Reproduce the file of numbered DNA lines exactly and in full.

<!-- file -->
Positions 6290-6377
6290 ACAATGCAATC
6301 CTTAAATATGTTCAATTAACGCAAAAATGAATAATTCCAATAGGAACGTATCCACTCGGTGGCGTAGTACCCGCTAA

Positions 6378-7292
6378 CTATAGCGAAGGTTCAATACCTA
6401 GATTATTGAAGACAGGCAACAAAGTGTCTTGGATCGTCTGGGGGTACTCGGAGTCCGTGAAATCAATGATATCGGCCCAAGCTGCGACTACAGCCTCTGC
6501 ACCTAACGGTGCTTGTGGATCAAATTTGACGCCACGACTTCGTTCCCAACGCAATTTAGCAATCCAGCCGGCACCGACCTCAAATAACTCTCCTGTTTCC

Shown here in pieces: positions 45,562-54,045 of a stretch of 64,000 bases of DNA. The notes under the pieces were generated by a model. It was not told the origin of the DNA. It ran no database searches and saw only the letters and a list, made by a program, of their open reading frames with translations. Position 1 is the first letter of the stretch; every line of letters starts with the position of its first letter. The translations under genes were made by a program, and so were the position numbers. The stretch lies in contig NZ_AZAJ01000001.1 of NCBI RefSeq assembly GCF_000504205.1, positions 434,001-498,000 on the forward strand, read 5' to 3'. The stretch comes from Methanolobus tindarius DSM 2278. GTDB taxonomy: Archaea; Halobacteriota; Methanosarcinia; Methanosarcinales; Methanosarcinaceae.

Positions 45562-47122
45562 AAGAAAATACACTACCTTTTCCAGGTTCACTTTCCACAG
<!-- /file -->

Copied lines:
Positions 6290-6377
6290 ACAATGCAATC
6301 CTTAAATATGTTCAATTAACGCAAAAATGAATAATTCCAATAGGAACGTATCCACTCGGTGGCGTAGTACCCGCTAA

Positions 6378-7292
6378 CTATAGCGAAGGTTCAATACCTA
6401 GATTATTGAAGACAGGCAACAAAGTGTCTTGGATCGTCTGGGGGTACTCGGAGTCCGTGAAATCAATGATATCGGCCCAAGCTGCGACTACAGCCTCTGC
6501 ACCTAACGGTGCTTGTGGATCAAATTTGACGCCACGACTTCGTTCCCAACGCAATTTAGCAATCCAGCCGGCACCGACCTCAAATAACTCTCCTGTTTCC

Shown here in pieces: positions 45,562-54,045 of a stretch of 64,000 bases of DNA. The notes under the pieces were generated by a model. It was not told the origin of the DNA. It ran no database searches and saw only the letters and a list, made by a program, of their open reading frames with translations. Position 1 is the first letter of the stretch; every line of letters starts with the position of its first letter. The translations under genes were made by a program, and so were the position numbers. The stretch lies in contig NZ_AZAJ01000001.1 of NCBI RefSeq assembly GCF_000504205.1, positions 434,001-498,000 on the forward strand, read 5' to 3'. The stretch comes from Methanolobus tindarius DSM 2278. GTDB taxonomy: Archaea; Halobacteriota; Methanosarcinia; Methanosarcinales; Methanosarcinaceae.

Positions 45562-47122
45562 AAGAAAATACACTACCTTTTCCAGGTTCACTTTCCACAG